Creating Journalists at Emmanuel College

A guide for ENGL 2501 and ENGL 3801

Be in style: AP Style

I once had an editor who would sit down to line edit every story with a dictionary in one hand and an Associated Press Stylebook in the other. Every word, every reference, he’d flip open one or the other, laboriously checking whether I’d properly used numbers and titles and ultimately sucking the freshness out of every lead.

Here’s the thing about AP Style: it’s a reference manual, not a blunt instrument to apply to stories. A good editor understands this. A bad one ends up loading down the top of the story with so many “first reference” details that can easily be sprinkled through the story that it makes it unreadable.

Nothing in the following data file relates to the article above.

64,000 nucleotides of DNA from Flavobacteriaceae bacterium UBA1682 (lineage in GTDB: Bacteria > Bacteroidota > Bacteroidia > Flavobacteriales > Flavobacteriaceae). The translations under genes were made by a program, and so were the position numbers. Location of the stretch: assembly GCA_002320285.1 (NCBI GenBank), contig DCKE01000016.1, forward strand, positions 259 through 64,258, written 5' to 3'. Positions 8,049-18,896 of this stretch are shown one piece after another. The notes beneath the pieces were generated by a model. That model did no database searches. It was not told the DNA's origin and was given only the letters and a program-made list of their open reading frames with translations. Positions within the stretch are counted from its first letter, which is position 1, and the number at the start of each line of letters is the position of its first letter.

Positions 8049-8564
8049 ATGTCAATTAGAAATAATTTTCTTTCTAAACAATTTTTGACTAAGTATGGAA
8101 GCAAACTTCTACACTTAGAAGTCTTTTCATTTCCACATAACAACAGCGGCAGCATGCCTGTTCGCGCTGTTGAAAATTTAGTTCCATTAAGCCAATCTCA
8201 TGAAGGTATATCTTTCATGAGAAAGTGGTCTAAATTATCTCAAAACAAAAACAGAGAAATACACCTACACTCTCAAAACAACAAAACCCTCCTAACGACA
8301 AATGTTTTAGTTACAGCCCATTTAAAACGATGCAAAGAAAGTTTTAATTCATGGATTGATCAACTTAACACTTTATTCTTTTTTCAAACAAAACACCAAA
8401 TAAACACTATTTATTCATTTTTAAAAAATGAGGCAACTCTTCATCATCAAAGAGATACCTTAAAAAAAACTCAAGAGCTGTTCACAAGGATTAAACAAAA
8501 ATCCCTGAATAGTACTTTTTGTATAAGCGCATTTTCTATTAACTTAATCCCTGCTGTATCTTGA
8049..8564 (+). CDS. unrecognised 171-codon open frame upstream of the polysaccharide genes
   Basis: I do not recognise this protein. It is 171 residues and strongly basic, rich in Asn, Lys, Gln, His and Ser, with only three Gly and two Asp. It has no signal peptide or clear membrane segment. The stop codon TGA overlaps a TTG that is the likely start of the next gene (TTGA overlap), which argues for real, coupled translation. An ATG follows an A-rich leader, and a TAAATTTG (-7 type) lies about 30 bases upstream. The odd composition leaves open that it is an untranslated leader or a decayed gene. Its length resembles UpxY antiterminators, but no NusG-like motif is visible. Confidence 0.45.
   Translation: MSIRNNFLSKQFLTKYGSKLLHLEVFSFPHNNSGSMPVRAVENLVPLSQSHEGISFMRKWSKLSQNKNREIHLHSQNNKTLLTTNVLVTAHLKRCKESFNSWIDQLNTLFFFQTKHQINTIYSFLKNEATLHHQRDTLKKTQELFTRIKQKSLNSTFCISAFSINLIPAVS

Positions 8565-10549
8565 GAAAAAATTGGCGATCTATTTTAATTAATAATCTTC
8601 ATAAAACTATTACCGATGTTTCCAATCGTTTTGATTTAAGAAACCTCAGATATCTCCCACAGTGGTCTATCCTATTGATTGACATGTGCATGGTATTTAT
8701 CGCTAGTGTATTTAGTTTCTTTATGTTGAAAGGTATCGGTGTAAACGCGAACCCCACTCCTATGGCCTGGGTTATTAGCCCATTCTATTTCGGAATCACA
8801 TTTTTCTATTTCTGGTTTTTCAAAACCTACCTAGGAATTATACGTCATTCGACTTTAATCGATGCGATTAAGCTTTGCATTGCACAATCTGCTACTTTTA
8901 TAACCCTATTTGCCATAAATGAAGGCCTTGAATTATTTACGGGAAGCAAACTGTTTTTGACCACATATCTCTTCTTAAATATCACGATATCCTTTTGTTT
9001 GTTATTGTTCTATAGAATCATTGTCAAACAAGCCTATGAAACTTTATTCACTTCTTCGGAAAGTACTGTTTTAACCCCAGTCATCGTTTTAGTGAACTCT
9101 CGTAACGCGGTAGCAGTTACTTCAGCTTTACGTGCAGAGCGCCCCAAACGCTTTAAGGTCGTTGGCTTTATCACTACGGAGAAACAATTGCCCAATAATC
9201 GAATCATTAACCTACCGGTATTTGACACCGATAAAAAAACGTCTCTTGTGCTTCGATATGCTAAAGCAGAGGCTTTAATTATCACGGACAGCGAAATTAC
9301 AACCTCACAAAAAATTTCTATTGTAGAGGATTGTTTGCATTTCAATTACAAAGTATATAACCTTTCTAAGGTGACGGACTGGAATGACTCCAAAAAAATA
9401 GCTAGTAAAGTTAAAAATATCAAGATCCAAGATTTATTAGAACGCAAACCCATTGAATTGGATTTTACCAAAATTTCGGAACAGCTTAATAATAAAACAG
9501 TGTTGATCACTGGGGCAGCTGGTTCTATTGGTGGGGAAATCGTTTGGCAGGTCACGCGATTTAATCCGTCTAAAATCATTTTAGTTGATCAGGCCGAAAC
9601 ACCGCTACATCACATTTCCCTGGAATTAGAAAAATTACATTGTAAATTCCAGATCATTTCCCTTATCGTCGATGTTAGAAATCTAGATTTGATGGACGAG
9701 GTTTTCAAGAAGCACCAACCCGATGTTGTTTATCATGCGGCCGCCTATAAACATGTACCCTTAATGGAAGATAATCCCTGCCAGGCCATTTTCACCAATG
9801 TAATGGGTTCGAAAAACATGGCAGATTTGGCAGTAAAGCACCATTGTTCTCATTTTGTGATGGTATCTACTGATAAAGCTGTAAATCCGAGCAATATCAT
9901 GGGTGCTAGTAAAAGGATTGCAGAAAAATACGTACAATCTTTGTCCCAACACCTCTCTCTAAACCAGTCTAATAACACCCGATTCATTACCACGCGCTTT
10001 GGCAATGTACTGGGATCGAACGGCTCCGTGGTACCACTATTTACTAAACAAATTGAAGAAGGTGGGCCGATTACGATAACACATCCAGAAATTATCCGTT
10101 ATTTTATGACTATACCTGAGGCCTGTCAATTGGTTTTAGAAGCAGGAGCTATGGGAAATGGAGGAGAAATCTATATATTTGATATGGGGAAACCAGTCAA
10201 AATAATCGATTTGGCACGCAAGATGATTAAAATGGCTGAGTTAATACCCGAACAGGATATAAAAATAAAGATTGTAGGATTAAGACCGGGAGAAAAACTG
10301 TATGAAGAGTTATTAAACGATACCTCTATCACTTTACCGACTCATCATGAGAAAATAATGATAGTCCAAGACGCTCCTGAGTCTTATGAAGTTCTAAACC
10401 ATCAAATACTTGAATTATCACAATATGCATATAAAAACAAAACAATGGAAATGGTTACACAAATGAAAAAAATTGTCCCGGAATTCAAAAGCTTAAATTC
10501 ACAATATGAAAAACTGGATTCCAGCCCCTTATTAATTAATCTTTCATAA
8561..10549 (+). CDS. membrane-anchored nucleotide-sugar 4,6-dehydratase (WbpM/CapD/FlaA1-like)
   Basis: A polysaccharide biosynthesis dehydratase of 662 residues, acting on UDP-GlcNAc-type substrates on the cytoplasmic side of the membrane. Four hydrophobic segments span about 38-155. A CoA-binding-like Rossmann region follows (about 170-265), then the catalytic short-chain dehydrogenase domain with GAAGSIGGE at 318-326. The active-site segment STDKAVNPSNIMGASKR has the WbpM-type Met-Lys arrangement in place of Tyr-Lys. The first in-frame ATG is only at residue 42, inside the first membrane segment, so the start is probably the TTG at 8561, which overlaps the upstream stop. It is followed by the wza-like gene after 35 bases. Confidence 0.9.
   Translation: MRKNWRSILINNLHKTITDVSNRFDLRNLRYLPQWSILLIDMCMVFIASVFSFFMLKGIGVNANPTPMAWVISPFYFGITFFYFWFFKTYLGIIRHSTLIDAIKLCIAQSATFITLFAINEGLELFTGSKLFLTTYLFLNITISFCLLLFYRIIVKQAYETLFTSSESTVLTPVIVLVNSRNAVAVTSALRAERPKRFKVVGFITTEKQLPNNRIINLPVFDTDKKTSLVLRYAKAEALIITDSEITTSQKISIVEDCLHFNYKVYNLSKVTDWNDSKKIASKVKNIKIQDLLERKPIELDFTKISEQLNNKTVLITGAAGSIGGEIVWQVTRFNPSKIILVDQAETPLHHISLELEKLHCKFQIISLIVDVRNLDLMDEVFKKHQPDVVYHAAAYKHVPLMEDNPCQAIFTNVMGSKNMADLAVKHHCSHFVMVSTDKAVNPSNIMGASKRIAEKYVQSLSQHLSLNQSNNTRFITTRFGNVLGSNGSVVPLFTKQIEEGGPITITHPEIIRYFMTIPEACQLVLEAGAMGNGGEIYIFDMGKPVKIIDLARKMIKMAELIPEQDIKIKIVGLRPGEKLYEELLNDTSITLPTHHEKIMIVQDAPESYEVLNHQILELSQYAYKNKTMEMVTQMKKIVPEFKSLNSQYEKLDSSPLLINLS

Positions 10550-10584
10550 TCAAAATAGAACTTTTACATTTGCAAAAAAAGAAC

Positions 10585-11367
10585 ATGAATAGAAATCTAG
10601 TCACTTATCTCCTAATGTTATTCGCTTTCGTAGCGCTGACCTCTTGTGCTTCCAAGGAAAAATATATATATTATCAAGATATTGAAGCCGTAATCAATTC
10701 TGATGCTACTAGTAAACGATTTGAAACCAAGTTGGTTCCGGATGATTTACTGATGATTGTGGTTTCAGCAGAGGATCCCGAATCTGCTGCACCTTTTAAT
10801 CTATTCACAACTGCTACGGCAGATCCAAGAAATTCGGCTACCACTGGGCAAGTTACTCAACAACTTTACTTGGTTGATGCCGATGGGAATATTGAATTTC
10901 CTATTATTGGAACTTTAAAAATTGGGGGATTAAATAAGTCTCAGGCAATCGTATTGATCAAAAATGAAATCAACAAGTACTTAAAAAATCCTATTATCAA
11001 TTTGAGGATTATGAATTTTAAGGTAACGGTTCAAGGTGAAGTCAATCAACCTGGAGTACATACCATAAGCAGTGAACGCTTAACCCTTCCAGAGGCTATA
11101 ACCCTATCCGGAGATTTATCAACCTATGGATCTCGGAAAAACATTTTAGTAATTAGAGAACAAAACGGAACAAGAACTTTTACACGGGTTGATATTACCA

A beginning journalist needs an AP Stylebook, whether it’s the familiar wire-bound version found in countless newsrooms, a Kindle copy or the iPhone app. More importantly, they need to know when to consult it.

Are you covering a budget hearing? You need to consult the stylebook for references on how to use numbers.

  • Numbers one through nine are written out; 10 and up are numeric;
  • Percentages never use % — it’s 10 percent;
  • If the town budget is $30,400,321, you COULD use that number in your lead, or you could use the less unwieldy $30.4 million and spell out the full number later.

Numbers. Numbers. Numbers. Don’t spell out a person’s age — The child is 1. His sister is 10 years old. Next year, he will be a 2-year-old. See how it changed?

I was going to write a list of the most common AP Style guidelines, but they were done so much better elsewhere — and who wants their professor outed for plagiarizing AP Style tips?


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This entry was posted on February 8, 2014 by in AP Style and tagged , , .

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